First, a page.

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Dental Work at An Endodontist

In the world of dentistry, there are quite a few different types of specialists who specialize in different areas of dental work. There are specialists for false teeth, surgery, children’s dentistry, gum disease, etc. Then there are Endodontists who specialize in the roots and surrounding materials within the tooth.

What is an Endodontist?

An Endodontist is a specialist who deals with the roots and pulp of a tooth. There are two different words associated with the roots of teeth, and those are endodontists and endodontics. Endodontics is the field of study dealing with the roots of teeth, whereas an Endodontist is the name of a specialist who works on the roots of teeth. The word Endodontic comes from two Greek terms: the first being “endo” which means “inside” and then “odons” which means “teeth.” In the literal sense, the term endodontics refers to the things which are inside the tooth.

The most common work which is associated with endodontists is “Endodontic Therapy”, more commonly known as a “Root Canal.” This procedure is necessary when a cavity has gone deep enough into the tooth to affect the roots themselves. Once the roots are compromised, the only real way to alleviate the problem is to remove all of the roots material, or to remove the tooth altogether. If a patient prefers to save the tooth, a “root canal” is the answer. In the case of this procedure, the endodontist drills a hole through the tooth, and then uses exact procedures to clean out all of the roots material inside the tooth. After a completed procedure, the outer shell of the tooth will still be intact, but the inside of the tooth is completely empty. A dentist then fills the tooth with a permanant sealer, often refered to as a “core”. Sometimes a crown is suggested after a root canal to help strengthen and secure the tooth.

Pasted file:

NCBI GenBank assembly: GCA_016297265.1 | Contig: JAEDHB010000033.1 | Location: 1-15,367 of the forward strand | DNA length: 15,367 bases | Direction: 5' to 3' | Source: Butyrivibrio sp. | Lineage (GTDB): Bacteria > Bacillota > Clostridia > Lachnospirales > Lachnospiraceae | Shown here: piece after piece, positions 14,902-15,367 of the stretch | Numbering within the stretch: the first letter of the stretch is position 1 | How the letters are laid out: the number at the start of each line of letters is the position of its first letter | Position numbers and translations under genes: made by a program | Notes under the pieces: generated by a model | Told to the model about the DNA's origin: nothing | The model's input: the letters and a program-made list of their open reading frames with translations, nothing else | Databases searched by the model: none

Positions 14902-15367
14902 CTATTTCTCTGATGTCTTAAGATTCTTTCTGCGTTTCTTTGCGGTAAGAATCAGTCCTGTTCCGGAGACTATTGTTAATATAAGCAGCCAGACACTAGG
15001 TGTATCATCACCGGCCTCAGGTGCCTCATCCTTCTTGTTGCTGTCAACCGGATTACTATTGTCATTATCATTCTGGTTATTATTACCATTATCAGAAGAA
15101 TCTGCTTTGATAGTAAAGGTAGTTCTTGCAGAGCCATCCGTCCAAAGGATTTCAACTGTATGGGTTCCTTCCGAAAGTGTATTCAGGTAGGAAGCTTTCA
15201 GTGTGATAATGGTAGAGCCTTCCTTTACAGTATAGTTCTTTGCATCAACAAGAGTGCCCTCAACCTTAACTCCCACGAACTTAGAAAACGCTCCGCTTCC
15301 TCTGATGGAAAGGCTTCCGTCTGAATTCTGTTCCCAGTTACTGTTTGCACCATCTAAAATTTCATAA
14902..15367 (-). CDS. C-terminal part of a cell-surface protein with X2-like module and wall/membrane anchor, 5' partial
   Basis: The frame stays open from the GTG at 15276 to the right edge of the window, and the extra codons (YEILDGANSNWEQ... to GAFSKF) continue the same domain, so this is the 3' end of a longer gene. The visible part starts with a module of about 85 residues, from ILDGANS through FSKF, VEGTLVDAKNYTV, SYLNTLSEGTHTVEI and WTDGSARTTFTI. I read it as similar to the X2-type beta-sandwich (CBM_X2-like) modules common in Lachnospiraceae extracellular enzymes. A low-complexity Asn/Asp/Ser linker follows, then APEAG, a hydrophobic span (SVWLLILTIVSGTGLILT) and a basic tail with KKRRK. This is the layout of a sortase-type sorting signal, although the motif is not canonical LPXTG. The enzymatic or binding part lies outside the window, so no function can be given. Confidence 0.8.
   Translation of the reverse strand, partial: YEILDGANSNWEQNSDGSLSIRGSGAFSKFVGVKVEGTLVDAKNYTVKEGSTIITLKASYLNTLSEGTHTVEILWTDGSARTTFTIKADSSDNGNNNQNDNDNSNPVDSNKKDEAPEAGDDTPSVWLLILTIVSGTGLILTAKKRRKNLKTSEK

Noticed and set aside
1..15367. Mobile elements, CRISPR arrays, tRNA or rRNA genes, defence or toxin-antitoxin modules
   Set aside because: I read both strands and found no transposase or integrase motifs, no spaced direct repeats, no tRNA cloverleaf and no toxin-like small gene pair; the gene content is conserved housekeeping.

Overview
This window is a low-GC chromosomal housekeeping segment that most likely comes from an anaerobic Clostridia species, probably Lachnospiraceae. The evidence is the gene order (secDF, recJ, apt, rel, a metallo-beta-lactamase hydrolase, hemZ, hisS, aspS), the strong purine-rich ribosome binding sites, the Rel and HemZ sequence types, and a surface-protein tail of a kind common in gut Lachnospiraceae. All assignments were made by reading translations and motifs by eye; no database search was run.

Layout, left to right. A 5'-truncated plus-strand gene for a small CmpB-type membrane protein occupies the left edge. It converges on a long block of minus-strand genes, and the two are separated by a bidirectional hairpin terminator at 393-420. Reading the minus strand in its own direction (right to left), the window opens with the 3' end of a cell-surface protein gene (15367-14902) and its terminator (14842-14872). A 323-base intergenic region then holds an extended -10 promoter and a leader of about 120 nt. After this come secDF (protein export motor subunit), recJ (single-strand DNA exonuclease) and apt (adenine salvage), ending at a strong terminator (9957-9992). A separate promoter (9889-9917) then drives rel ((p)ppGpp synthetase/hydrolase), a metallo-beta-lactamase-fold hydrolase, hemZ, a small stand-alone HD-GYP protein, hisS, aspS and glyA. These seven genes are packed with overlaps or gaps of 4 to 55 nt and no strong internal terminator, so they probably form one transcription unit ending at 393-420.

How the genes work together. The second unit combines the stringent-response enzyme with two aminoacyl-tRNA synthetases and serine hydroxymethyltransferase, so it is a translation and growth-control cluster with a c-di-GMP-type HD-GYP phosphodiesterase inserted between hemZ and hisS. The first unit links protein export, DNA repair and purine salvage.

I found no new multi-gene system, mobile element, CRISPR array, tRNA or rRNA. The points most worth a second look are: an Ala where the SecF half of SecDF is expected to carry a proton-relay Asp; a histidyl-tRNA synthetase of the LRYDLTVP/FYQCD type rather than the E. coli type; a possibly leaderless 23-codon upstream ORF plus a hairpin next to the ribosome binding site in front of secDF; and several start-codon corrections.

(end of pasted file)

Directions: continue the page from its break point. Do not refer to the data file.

Do I Have to Go to an Endodontist for this Procedure?

Regular dentists are trained in how to do this work, and most are perfectly capable of doing so. However, since a root canal can become very particular, it is up to the discretion of the individual dentist as to whether he will perform a root canal at his office or refer the patient out to a roots specialist. Also, not all root canals are equal. Larger teeth (towards the back of the mouth), like molars, have more roots than the smaller teeth up front. The more roots a tooth has, the more difficult and expensive a root canal gets. Also, certain teeth in the top of the mouth are precariously close to the sinus cavities, which can make the procedure much more difficult. The more difficult the root canal, the more chance there is that a general dentist will send the patient to an endodontist to have the procedure done.

So if I need a root canal, should I go to a regular dentist or an Endodontist? Generally, work performed by a general dentist is going to be less expensive than work done by a specialist. For this reason, most people choose to go to a their regular dentist first in order to get their x-rays and examination done. If their dentist is then able to perform the root canal, that is usually the best option financially. If the general dentist cannot do the procedure, that dental office will have recommendations of which specialists can do the work with greater ease.

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